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I have an imported data set that I've used GroupBy on to be organized by specific elements of the sublists within the data. These keys are strings of numbers (in particular, they are grouped by day and then by the hour, which is #[[2, 3]], and #[[2, 4]] respectively). I am now trying to pick out various keys from these new associations. Here is what a piece of the array looks like:

{{string1}, {2016, 3, 4, 0, 0}}

So, if I wanted to examine every piece of information from the 4th day of March, I could do Key["4"], which yields:

<|"0" -> {{string1}, {2016, 3, 4, 0, 0}} |>

I can pick them out individually like this to look at with just the Key function, but what I would like to do is pick out several keys to examine a range of days. I've tried using Keys, but it doesn't seem to take just a key argument, and going through the whole data set to grab the explicit key values isn't a viable option. Is there an easier way to pick out multiple keys?

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    $\begingroup$ Check Lookup in the documentation. $\endgroup$ – István Zachar Jul 13 '16 at 15:53
  • $\begingroup$ Thanks, this function is very useful; I am still trying to get a hang of all these new functions introduced in MMa 10. I have some thoughts about Lookup, which I'll put as an answer. It might help someone else $\endgroup$ – Lame-Ov2.0 Jul 13 '16 at 16:30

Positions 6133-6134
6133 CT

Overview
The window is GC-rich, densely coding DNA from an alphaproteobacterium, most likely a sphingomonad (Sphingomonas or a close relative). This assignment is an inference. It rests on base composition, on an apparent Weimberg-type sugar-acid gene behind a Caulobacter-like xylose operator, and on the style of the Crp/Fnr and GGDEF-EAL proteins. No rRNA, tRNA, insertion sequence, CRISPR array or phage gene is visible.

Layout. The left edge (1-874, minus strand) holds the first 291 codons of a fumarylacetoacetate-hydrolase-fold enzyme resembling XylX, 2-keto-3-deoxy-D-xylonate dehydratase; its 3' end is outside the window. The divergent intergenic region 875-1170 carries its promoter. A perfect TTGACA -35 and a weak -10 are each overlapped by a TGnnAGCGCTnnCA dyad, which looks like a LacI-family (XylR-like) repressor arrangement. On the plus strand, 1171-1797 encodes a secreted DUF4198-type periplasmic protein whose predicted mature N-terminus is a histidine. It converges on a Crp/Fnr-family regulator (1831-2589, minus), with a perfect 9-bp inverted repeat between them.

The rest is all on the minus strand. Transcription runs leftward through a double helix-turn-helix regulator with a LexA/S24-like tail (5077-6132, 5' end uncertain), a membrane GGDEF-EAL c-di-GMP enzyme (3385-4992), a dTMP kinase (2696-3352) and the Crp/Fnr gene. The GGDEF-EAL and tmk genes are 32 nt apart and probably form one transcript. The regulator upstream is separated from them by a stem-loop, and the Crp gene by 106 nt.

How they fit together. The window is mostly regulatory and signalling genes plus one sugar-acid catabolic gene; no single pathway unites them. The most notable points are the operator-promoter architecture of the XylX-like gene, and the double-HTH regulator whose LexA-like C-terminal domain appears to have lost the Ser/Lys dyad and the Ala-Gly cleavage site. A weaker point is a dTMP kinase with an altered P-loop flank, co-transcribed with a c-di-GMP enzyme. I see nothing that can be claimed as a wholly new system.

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At István's suggestion, I checked out the Lookup function, and was able to find a solution:

Lookup[#, ToString/@Range[10], Nothing[]]&

This takes the association that was previously created by GroupBy, and returns back the keys at the first level (which are strings corresponding to the days of the month) 1-10. Any key that doesn't return a value is dropped. My only qualm about this is that it doesn't return the actual keys, just the key values; from an organizational standpoint, this makes things a bit messier, but it's something I can live without for now.

Lookup is very robust, and it would be easy to apply it to multiple levels if you have a nested association.

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Regarding Lookup you wrote:

My only qualm about this is that it doesn't return the actual keys, just the key values; from an organizational standpoint, this makes things a bit messier, but it's something I can live without for now.

I believe you want KeyTake. Recreating your situation:

SeedRandom[1]

dat = {RandomChoice[List /@ {"a", "b", "c"}, 15], 
    RandomInteger[4, {15, 5}]}\[Transpose];

asc = GroupBy[dat, Extract[{2, 3}]];

KeyTake[asc, Range[2, 5]]
<|2 -> {{{"b"}, {4, 0, 2, 4, 0}}, {{"a"}, {1, 0, 2, 0, 3}}, {{"b"}, {0, 4, 2, 3, 
     1}}, {{"b"}, {3, 1, 2, 0, 4}}}, 
 3 -> {{{"a"}, {0, 2, 3, 3, 2}}, {{"c"}, {2, 4, 3, 0, 3}}, {{"a"}, {2, 0, 3, 1, 
     2}}},
 4 -> {{{"a"}, {0, 0, 4, 2, 2}}, {{"a"}, {2, 3, 4, 3, 0}}, {{"a"}, {1, 3, 
     4, 4, 2}}, {{"a"}, {0, 3, 4, 1, 3}}, {{"a"}, {3, 4, 4, 2, 0}}, {{"b"}, {4, 4, 
     4, 4, 1}}}|>

Note that key 5 does not exist in the data so it is simply not returned; there is no need to use Nothing to remove it.

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